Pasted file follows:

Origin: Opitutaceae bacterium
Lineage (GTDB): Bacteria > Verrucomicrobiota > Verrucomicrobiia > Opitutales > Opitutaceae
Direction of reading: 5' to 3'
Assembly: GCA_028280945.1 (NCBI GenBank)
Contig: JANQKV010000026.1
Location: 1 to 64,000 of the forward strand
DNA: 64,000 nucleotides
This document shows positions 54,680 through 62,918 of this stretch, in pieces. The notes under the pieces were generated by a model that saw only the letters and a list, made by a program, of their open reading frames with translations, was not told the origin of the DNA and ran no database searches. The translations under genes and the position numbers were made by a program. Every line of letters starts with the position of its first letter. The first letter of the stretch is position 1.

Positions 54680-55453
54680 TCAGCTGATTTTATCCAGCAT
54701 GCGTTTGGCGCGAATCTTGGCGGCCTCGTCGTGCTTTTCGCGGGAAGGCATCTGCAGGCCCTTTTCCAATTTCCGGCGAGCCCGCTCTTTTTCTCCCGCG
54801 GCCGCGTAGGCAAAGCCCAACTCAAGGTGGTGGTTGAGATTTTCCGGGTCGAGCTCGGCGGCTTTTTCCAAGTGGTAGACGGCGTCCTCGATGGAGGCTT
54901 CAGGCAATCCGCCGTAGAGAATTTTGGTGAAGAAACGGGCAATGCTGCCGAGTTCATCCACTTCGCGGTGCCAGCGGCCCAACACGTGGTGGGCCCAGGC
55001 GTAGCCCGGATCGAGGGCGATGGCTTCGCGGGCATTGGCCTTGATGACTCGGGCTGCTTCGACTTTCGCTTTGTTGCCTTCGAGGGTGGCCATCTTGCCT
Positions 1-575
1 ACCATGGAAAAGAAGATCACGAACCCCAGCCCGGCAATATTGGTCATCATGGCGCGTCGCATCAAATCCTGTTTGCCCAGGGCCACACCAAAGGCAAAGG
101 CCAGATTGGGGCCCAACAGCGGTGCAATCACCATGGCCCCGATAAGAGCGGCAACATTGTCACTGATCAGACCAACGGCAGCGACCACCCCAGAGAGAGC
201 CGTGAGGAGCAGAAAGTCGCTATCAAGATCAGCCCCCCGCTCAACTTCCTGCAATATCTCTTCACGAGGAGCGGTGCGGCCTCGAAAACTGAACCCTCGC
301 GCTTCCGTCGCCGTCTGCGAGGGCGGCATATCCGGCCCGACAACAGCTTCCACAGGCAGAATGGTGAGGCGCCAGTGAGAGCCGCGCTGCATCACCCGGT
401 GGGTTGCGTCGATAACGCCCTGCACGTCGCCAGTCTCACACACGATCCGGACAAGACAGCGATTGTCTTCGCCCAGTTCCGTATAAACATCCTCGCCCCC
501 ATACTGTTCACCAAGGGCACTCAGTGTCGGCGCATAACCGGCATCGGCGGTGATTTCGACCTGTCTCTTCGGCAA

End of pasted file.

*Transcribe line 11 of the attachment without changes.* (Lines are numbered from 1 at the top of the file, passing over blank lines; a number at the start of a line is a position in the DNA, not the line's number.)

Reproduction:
54701 GCGTTTGGCGCGAATCTTGGCGGCCTCGTCGTGCTTTTCGCGGGAAGGCATCTGCAGGCCCTTTTCCAATTTCCGGCGAGCCCGCTCTTTTTCTCCCGCG